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It is clear that throughout Act 3 Scene 3 Iago is successful in turning Othello from the loving partner of Desdemona into an untrusting

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Othello English Coursework: Why is Iago so successful in this scene, turning Othello from a loving husband to one who contemplates Desdemona's death? It is clear that throughout Act 3 Scene 3 Iago is successful in turning Othello from the loving partner of Desdemona into an untrusting killer of his lover. We can see Othello's true love for Desdemona when he says that Desdemona is the part of his life that makes everything else in life feel unimportant in comparison; "...when I love thee not, chaos is come again..."This is said by Othello at the beginning of the scene, which shows us how Othello starts this scene believing that he holds an honest relationship with Desdemona. However Iago changes that threw out this scene so that Othello ends up not believing a word that comes out of Desdemona mouth, this results in Othello stopping Desdemona from speaking at all. Iago is very cunning in the techniques that he uses in order to convince Othello that Desdemona does not truly loving him as much as she says she does. ...read more.


For example about midway through the scene Othello gives an innocent laugh - "Ha!" This is immediately twisted by Iago; "Oh, beware, my lord, of jealousy" this suggests to Othello that Iago might know that there is something to be jealous of. It is very surprising that Iago is so successful at completely changing Othello's love for Desdemona into such pure hatred in such a short period of time. Shakespeare manages to complete this change in just a single scene. This may lead you to think that Iago would need to be very clear in his wanting of the break up of Othello and Desdemona, but this is not the case. Iago is actually very careful in making sure that Othello maintains his trust in Iago, he does this through the use of carefully selected words which allow him to put evil thoughts into Othello's mind, about Cassio and Desdemona, without directly saying it. This allows Iago to create the idea that he knows Cassio and Desdemona are having a sexual relationship without Othello suspecting him of making it up. ...read more.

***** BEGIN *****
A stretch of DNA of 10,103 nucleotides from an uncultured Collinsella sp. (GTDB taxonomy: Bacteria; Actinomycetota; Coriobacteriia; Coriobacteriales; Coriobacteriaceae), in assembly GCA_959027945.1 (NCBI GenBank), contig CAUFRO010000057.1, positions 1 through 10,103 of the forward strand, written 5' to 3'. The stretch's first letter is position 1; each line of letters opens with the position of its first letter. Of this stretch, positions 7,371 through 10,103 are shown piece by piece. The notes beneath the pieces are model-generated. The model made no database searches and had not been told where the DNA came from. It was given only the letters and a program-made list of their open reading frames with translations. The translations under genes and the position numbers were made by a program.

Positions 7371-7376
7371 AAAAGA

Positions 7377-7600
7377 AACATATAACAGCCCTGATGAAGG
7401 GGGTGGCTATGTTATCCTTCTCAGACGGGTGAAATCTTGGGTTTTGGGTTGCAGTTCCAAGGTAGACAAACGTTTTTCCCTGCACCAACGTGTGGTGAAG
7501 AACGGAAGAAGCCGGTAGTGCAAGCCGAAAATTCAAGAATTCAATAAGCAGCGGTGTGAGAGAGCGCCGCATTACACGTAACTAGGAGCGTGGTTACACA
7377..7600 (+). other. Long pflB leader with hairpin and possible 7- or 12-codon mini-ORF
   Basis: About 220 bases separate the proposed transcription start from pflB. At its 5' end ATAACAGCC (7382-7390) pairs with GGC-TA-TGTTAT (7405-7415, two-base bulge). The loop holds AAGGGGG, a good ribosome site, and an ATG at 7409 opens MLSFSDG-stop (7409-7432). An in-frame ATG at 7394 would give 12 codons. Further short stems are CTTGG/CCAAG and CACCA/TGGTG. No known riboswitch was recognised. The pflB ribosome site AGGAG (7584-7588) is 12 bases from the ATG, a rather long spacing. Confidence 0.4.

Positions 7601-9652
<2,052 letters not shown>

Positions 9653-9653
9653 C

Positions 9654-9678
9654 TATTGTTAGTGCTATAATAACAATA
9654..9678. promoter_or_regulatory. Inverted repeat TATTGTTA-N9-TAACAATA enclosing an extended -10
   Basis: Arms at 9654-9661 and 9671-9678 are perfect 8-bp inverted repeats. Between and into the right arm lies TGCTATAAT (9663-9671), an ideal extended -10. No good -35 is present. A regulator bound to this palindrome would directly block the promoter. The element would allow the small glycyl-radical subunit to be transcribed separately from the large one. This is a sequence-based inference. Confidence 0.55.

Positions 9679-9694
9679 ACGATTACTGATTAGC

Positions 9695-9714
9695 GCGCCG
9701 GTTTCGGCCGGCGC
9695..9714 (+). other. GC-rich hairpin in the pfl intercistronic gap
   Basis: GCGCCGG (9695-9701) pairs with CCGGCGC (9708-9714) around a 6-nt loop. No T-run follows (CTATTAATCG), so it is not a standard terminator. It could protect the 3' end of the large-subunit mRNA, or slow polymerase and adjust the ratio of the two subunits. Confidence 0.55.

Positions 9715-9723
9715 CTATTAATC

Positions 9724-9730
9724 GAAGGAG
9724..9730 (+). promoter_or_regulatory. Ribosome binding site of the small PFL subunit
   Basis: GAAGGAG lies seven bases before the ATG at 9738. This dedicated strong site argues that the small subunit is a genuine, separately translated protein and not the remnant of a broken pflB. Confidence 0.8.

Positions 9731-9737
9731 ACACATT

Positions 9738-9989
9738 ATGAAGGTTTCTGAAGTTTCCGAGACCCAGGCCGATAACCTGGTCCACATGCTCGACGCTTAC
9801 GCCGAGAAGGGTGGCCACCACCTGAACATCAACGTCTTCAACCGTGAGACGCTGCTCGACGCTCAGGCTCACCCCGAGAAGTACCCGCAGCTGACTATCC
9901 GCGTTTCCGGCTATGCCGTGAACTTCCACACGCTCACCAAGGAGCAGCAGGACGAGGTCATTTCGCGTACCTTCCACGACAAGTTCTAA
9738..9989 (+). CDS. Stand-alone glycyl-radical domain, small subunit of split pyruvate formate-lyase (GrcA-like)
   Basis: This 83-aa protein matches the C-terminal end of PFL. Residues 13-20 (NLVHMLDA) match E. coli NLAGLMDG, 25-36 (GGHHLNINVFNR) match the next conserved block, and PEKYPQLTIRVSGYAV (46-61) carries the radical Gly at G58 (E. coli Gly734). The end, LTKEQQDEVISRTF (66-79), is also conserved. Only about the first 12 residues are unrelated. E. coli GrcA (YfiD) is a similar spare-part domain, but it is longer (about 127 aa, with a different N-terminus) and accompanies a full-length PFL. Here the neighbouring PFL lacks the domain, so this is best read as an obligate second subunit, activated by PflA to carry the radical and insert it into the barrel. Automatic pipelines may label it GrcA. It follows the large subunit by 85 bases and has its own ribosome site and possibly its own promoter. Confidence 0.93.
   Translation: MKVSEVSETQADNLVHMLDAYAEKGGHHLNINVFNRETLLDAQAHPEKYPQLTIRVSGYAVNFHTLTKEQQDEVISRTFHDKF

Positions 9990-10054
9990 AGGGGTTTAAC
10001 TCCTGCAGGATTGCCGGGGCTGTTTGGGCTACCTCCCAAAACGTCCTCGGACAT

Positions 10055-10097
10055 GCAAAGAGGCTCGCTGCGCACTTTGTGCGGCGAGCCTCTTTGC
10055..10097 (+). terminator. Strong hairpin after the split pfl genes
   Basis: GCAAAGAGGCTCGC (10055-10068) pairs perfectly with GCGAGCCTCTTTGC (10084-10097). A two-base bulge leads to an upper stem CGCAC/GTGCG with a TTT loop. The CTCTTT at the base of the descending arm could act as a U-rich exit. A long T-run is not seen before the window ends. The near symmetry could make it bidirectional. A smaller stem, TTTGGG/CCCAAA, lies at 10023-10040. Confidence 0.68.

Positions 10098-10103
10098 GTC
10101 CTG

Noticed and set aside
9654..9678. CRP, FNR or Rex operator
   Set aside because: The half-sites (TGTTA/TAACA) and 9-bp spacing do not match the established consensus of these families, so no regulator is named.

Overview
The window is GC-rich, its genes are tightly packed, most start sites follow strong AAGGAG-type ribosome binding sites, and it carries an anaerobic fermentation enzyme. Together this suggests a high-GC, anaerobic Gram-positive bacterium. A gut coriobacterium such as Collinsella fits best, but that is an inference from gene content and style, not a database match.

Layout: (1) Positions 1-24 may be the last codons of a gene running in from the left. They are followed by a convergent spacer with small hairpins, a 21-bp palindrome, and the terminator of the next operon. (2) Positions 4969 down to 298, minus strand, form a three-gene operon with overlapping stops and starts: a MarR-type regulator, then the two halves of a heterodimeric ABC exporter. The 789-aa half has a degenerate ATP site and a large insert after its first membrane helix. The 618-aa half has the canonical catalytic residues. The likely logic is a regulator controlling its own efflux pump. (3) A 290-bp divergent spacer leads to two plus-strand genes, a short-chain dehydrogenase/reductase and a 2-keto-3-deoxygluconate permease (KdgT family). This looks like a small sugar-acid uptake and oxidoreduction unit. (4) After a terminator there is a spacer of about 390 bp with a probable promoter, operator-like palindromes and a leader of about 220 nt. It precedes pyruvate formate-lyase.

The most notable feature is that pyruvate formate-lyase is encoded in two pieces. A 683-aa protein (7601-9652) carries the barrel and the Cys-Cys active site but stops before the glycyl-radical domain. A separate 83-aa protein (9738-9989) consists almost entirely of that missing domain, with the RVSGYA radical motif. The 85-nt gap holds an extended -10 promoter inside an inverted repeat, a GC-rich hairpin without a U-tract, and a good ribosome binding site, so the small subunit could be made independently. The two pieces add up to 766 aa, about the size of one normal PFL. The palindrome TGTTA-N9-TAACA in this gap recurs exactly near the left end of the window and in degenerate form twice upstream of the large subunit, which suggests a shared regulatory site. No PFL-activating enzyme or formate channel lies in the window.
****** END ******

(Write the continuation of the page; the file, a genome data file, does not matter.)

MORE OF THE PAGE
But clearly he does not care much about either of these, as shown by the ignorance and lack of attention he gives his wife - "Foolish wife" shows that Iago clearly does not think very respectfully of his wife. We know that Iago is not just looking for revenge on Othello, because if he was then he could have simply just killed Desdemona himself. But truthfully for Iago he treats it like a game; he wants to test how much he can turn Othello against Desdemona, without Othello suspecting Iago of being dishonest. Othello refers to Iago as "Honest Iago" showing how well Iago has kept Othello's trust throughout the scene. In conclusion, that is why Iago is so successful in this scene at twisting Othello's thoughts because the scene holds the perfect combination of both Othello's flaws and Iago's subtle manipulation. This allows Iago to target these insecurities of Othello in order to put evil thoughts into Othello's mind without Othello realizing that Iago was even trying to hint at something. However the most important of Othello's flaws is his trust in Iago. Again Iago uses this to his advantage to turn Othello completely against without even quizzing Desdemona to ask her opinion about what Iago was claiming ...read more.

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